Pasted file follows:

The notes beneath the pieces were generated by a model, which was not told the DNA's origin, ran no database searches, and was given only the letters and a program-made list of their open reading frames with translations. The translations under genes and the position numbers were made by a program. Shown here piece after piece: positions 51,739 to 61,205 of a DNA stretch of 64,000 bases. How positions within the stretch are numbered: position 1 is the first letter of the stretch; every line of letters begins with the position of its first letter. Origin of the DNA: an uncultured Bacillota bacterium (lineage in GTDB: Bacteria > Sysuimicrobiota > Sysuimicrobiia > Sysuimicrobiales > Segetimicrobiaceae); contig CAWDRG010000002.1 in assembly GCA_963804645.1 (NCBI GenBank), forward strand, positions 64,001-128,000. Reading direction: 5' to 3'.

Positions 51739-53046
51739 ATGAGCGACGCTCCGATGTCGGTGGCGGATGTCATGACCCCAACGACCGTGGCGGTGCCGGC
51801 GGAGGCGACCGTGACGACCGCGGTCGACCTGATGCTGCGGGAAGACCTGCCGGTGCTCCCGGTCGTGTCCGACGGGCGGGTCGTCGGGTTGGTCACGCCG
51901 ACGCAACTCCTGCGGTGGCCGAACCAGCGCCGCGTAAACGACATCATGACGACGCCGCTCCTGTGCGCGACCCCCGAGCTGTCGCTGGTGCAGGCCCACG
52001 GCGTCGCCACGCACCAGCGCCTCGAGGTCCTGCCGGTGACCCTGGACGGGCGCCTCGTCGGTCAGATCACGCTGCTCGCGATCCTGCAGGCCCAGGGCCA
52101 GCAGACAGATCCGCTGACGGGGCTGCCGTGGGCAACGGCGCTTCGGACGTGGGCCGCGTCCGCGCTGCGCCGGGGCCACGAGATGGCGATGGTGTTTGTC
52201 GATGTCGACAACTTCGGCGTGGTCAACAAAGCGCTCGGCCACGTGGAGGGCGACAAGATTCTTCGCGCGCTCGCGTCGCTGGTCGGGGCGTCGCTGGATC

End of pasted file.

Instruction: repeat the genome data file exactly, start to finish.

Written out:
The notes beneath the pieces were generated by a model, which was not told the DNA's origin, ran no database searches, and was given only the letters and a program-made list of their open reading frames with translations. The translations under genes and the position numbers were made by a program. Shown here piece after piece: positions 51,739 to 61,205 of a DNA stretch of 64,000 bases. How positions within the stretch are numbered: position 1 is the first letter of the stretch; every line of letters begins with the position of its first letter. Origin of the DNA: an uncultured Bacillota bacterium (lineage in GTDB: Bacteria > Sysuimicrobiota > Sysuimicrobiia > Sysuimicrobiales > Segetimicrobiaceae); contig CAWDRG010000002.1 in assembly GCA_963804645.1 (NCBI GenBank), forward strand, positions 64,001-128,000. Reading direction: 5' to 3'.

Positions 51739-53046
51739 ATGAGCGACGCTCCGATGTCGGTGGCGGATGTCATGACCCCAACGACCGTGGCGGTGCCGGC
51801 GGAGGCGACCGTGACGACCGCGGTCGACCTGATGCTGCGGGAAGACCTGCCGGTGCTCCCGGTCGTGTCCGACGGGCGGGTCGTCGGGTTGGTCACGCCG
51901 ACGCAACTCCTGCGGTGGCCGAACCAGCGCCGCGTAAACGACATCATGACGACGCCGCTCCTGTGCGCGACCCCCGAGCTGTCGCTGGTGCAGGCCCACG
52001 GCGTCGCCACGCACCAGCGCCTCGAGGTCCTGCCGGTGACCCTGGACGGGCGCCTCGTCGGTCAGATCACGCTGCTCGCGATCCTGCAGGCCCAGGGCCA
52101 GCAGACAGATCCGCTGACGGGGCTGCCGTGGGCAACGGCGCTTCGGACGTGGGCCGCGTCCGCGCTGCGCCGGGGCCACGAGATGGCGATGGTGTTTGTC
52201 GATGTCGACAACTTCGGCGTGGTCAACAAAGCGCTCGGCCACGTGGAGGGCGACAAGATTCTTCGCGCGCTCGCGTCGCTGGTCGGGGCGTCGCTGGATC